Sermon for Sunday, July 30, 2017 – “The Scandalous Kingdom”

Sermon for Sunday, July 30, 2017 – “The Scandalous Kingdom”

Eighth Sunday after Pentecost
July 30, 2017
Good Shepherd Lutheran Church
Decorah, Iowa
Rev. Amy Zalk Larson

Click here to see scripture passages for the day.

Beloved of God, grace to you and peace in the name of Jesus.

The kingdom of heaven is like a small mustard seed planted in a garden that grew into a huge tree. So, this parable means we should experience amazing growth in our lives and in the church, right? We can expect to keep growing bigger, better, stronger and maybe even richer. Wait, that’s the American rags-to-riches story; but sometimes it influences how we read the Bible.

The parable about the woman making bread is often understood the same way.  A little yeast can make a big difference, so expect great things.

The notes in my study Bible describe these as “parables of tremendous growth.” That’s certainly a valid way to interpret them. Later in Matthew we’re told that even faith as small as a mustard seed can accomplish great things.

But there’s more going on here then tremendous growth. Jesus’ words would have totally shocked his audience. He likens the kingdom of heaven to things they believed to be unclean and wrong.

 “The kingdom of heaven is like a mustard seed that someone took and sowed in the garden.” The thing is, Jewish law specifically forbids sowing mustard seeds in gardens. Gardens are meant for vegetables, so putting a mustard seed in one violates the Holiness Codes about keeping diverse things separate. Planting a mustard seed in a garden would be like selling McDonald’s French Fries at the farmer’s market or maybe bratwurst at Nordic Fest, but much more serious and shocking. The ancient Holiness Codes kept the people safe and gave them their identity.

So, Jesus isn’t just talking about big growth from a small seed. He’s talking about growth from a seed that should not have been where it was planted. The sowing and the growth that resulted are scandals – illegitimate, tainted, unclean.

The parable about the woman baking bread is even worse. Our translation reads, “the kingdom of heaven is like yeast that a woman took and mixed in with three measures of flour until all of it was leavened.” That sounds nice, but the real meaning is lost in translation.

For one thing, in the Greek Jesus says the kingdom of heaven is like leaven, not yeast. Jesus isn’t talking about nicely packaged, controlled yeast that we use now. He’s talking about leaven that was made by taking a piece of bread and setting it in a damp, dark place until mold formed – like a sourdough starter. The rotten bread was then mixed into flour to make leavened bread. Leaven was viewed as something that corrupted; it was a metaphor for sin and its capacity to infect.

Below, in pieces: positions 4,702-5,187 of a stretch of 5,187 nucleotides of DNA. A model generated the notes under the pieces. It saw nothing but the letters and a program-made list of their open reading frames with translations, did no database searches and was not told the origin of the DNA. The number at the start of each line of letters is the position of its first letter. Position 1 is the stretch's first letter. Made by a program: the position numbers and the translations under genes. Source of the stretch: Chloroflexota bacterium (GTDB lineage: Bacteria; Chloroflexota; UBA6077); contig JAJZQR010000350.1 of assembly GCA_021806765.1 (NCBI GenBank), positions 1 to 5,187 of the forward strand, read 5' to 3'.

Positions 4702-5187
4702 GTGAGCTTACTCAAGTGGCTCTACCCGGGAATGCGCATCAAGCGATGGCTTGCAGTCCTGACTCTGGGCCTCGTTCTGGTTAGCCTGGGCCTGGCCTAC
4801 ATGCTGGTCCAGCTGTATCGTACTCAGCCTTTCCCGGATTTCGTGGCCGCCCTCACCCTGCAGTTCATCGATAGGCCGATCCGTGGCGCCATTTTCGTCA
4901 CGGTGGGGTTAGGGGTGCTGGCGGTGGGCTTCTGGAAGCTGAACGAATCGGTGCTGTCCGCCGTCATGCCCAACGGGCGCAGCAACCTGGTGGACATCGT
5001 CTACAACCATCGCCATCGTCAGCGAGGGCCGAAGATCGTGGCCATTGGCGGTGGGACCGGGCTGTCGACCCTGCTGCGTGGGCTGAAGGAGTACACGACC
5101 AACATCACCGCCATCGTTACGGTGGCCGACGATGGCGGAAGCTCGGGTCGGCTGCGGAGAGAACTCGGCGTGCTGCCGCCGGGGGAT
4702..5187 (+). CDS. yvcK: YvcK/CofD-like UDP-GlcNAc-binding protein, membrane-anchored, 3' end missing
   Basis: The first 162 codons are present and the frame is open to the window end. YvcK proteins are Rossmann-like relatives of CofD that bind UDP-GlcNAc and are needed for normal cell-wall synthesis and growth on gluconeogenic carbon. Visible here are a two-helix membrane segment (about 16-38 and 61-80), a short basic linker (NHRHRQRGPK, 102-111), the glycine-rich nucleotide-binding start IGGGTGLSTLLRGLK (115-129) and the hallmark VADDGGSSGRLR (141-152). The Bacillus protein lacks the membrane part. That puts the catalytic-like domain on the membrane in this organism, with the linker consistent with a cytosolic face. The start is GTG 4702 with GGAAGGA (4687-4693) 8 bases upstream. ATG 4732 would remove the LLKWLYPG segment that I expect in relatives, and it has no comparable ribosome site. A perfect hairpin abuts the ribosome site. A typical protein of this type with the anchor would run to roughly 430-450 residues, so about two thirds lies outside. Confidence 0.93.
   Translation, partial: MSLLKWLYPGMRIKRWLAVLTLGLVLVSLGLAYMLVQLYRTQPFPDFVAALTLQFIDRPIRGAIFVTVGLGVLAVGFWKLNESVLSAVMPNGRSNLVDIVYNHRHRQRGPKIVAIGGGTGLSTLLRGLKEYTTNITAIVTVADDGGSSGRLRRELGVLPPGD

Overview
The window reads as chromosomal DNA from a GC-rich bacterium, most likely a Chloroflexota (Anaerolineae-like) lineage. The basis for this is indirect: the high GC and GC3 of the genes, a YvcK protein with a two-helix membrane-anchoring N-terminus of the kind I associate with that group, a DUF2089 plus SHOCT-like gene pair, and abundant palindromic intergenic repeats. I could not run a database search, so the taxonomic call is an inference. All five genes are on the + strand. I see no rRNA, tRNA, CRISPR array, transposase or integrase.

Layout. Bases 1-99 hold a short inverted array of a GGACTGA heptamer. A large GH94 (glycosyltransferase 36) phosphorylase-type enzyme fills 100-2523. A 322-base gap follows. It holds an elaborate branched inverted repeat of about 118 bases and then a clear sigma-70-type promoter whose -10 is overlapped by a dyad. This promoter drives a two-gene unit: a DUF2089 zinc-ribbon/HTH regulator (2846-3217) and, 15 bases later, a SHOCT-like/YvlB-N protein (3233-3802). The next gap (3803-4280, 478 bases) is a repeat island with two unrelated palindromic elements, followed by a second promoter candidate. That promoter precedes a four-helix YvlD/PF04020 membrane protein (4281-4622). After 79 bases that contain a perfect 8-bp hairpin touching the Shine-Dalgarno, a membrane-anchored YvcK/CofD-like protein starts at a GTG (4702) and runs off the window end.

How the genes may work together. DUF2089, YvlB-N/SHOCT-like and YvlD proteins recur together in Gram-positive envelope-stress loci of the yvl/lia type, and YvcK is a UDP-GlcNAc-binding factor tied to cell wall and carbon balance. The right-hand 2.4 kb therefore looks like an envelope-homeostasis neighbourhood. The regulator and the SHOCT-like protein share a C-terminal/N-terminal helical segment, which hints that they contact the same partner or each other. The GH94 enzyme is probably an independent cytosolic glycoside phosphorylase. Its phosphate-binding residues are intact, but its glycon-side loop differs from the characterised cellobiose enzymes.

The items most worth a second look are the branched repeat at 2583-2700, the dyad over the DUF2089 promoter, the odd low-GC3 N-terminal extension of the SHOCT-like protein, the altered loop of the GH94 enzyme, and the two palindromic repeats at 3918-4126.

Leavening produced larger loaves that fed a family longer; but it was viewed as unholy for the everyday. Unleavened bread was for the holy, the sacred, feasts. This woman was making enough bread for a feast. She had three measures of flour- equal to 144 cups today. So, she ruined a lot of good flour by adding leaven to it. Also, the Greek here doesn’t say that the woman mixed in the leaven; it says that she hid it. Besides, in the Holiness Codes, women were associated with uncleanness and impurity.

So, Jesus is saying the kingdom of God is like an unclean woman, hiding the corrupting leaven in order to infect a huge amount of flour.

There’s more going on here than growth.

Jesus associates God’s coming kingdom with uncleanness just as Jesus associated with people who were considered unclean. It seems Jesus is trying to mess with ideas of what is sacred and good. Things that appear profane and unclean may actually help to bring about God’s kingdom.

So, when we’re frightened, when we’re repelled, when we’re certain something is wrong, we should pay close attention. Maybe it’s precisely then that God’s kingdom is at work in our lives.

When we’re certain that we are right and good and true, when we want to follow our own rules about keeping diverse things separate, then we may just need God to sow a mustard seed in our garden or hide some leaven that will change us.

After Jesus describes the scandal of the mustard seed’s planting, he goes on to tell how this seed grew into a tree and the birds of the air made nests in its branches. Hearing this would have reminded Jesus’ first audience of an Old Testament vision in which God promises a tree where all birds will nest, all nations will be sheltered, and all people will find fruit enough to be fed. Jesus implies that the tree for the healing of the nations will come from a seemingly unclean, tainted, improperly planted mustard seed. And, the bread that the woman made, while seemingly corrupt, unholy, and ordinary, could feed many, many people.

So, that which seems to us wrong or corrupt could be the very thing God is using to shelter, to feed, to bring in the kingdom. We can’t know for sure as the last parable we heard today reminds us; it’s not up to us to judge what’s good or bad. Maybe something really is corrupt, but maybe God is still at work through it to bring good.

These parables invite us to be open to the transformation that can come from the mixing of diverse kinds – including the mixing of people with diverse perspectives and backgrounds. Such mixing can feel threatening at first, yet it can help us to grow as people and as a community. Can we be open to things and people we find repulsive, threatening, or just plain wrong? Can we see God at work even through them?

These parables encourage not to focus on purity and separation but on growth that brings shelter and feeds people. They push us past our rigid categories and remind us to look for God everywhere, in everything.

God grant that we be open to this kind of tremendous growth.

Let’s take a moment for silent prayer.